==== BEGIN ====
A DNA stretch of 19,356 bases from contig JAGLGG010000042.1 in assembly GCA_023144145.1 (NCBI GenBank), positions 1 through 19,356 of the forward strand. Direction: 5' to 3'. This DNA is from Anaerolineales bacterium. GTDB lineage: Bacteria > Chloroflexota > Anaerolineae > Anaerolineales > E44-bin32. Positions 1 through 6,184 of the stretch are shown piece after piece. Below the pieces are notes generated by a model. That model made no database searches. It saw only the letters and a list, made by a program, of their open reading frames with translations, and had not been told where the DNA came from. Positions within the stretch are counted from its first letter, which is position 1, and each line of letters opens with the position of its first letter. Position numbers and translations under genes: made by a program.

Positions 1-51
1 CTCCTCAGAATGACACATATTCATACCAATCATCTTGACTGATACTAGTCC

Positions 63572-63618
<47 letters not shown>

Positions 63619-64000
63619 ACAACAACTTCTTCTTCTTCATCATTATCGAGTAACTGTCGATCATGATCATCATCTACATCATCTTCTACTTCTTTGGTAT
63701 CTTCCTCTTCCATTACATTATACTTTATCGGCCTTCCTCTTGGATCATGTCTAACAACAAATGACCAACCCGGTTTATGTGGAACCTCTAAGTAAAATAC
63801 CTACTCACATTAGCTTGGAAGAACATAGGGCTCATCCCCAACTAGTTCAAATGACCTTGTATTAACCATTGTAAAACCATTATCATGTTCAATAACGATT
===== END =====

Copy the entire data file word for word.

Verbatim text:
A DNA stretch of 19,356 bases from contig JAGLGG010000042.1 in assembly GCA_023144145.1 (NCBI GenBank), positions 1 through 19,356 of the forward strand. Direction: 5' to 3'. This DNA is from Anaerolineales bacterium. GTDB lineage: Bacteria > Chloroflexota > Anaerolineae > Anaerolineales > E44-bin32. Positions 1 through 6,184 of the stretch are shown piece after piece. Below the pieces are notes generated by a model. That model made no database searches. It saw only the letters and a list, made by a program, of their open reading frames with translations, and had not been told where the DNA came from. Positions within the stretch are counted from its first letter, which is position 1, and each line of letters opens with the position of its first letter. Position numbers and translations under genes: made by a program.

Positions 1-51
1 CTCCTCAGAATGACACATATTCATACCAATCATCTTGACTGATACTAGTCC

Positions 63572-63618
<47 letters not shown>

Positions 63619-64000
63619 ACAACAACTTCTTCTTCTTCATCATTATCGAGTAACTGTCGATCATGATCATCATCTACATCATCTTCTACTTCTTTGGTAT
63701 CTTCCTCTTCCATTACATTATACTTTATCGGCCTTCCTCTTGGATCATGTCTAACAACAAATGACCAACCCGGTTTATGTGGAACCTCTAAGTAAAATAC
63801 CTACTCACATTAGCTTGGAAGAACATAGGGCTCATCCCCAACTAGTTCAAATGACCTTGTATTAACCATTGTAAAACCATTATCATGTTCAATAACGATT